Bobcats (which have the Latin name Lynx rufus) are found in territories across America, and are known for their speed and agility, but they also have some unique advantages over other cats.
What are these advantages and differences between the bobcat and other cats (specifically the ones that we keep as pets). How does each bobcat compare to a house cat (Bobcat VS House Cat)? Read on to learn about all the variations.
- 1 What Is A Bobcat?
- 2 Bobcat VS House Cat: What Are The Differences Between Bobcats And House Cats?
- 3 How To Spot A Bobcat (And Differentiate It From A House Cat)
- 4 Bobcat VS House Cat: How Large Are Bobcats Compared To House Cats?
- 5 Would A Bobcat Kill A House Cat?
- 6 Can You Domesticate A Bobcat?
- 7 Are Bobcats Able To Breed With House Cats?
- 8 Can A Bobcat Meow Like A House Cat?
- 9 How To Tell If My House Cat Is Mixed With A Bobcat?
- 10 Final Thoughts
What Is A Bobcat?
Bobcats are large felines native to North America. They are often called mountain lions because they live at higher altitudes than domestic cats. Bobcats are found throughout the United States and Canada, from Alaska to Florida.
The bobcat is a kind of lynx cat, and also goes by the names Lynx rufus or the red lynx. It has long legs, short ears, a small bushy tail, and a body covered with soft fur. Its color can vary from grayish-brown to reddish-gray, typically with white patches on the belly and legs, and black spots.
A bobcat’s diet consists mostly of small mammals such as mice, rabbits, squirrels, and hares. However, it will eat birds, reptiles, amphibians, fish, insects, and even carrion. It is an excellent hunter and is very agile and fast.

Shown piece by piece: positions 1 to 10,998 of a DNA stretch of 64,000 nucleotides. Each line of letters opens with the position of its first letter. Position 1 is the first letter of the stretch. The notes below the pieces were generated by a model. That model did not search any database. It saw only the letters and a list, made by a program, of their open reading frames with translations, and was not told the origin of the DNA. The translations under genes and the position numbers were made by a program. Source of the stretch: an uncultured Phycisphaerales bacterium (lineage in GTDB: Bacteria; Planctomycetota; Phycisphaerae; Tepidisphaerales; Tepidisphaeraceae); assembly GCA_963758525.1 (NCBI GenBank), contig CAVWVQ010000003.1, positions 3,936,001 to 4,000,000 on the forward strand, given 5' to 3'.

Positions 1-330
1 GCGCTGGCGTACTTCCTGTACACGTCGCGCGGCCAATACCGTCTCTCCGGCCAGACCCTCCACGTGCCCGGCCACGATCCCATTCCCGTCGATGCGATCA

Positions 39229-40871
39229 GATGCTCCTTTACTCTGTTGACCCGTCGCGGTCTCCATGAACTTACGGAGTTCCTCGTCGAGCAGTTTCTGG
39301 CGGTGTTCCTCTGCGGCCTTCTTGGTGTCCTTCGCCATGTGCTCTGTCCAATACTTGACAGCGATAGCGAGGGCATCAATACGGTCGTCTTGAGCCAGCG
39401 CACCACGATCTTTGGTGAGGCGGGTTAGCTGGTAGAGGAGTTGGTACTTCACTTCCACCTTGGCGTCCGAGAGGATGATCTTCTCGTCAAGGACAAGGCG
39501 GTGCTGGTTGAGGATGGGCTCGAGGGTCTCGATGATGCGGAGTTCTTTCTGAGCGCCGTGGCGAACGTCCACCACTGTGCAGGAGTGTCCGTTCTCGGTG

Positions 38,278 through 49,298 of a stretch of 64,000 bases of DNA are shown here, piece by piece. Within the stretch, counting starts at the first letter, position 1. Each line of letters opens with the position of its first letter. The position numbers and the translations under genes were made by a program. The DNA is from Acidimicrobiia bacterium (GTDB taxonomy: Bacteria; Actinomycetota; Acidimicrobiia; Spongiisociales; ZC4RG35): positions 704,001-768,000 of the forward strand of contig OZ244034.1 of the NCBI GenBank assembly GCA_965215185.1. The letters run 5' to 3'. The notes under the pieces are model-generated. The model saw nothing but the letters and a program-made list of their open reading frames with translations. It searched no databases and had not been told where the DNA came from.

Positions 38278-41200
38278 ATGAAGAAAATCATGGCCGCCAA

Because of its size and strength, it is one of the most dangerous predators in North America.
A bobcat’s lifespan is typically 10 years or more. In captivity, it usually lives up to 14 years.
Bobcat VS House Cat: What Are The Differences Between Bobcats And House Cats?
Kittens of both the bobcat and house cat species are playful, affectionate, and curious. They love to play and explore new things – it’s how all cats like to learn!
However, there are still a lot of differences between house cats and bobcats. However, there are differences in the way that they play and express their curiosity, so paying attention to their behavior can help you to tell the difference between the two species of cats.
Domestic cats are usually smaller than their wild counterparts – which can be seen from birth. The only way to mistake a house cat for a bobcat or vice versa is if the house cat is significantly older than the bobcat.
Bobcats can weigh up to a whopping 30 pounds, making them approximately twice the size of the average house cat, when both are fully mature.
The fur of a house cat is usually lighter in color than that of a bobcat, and has a different pattern.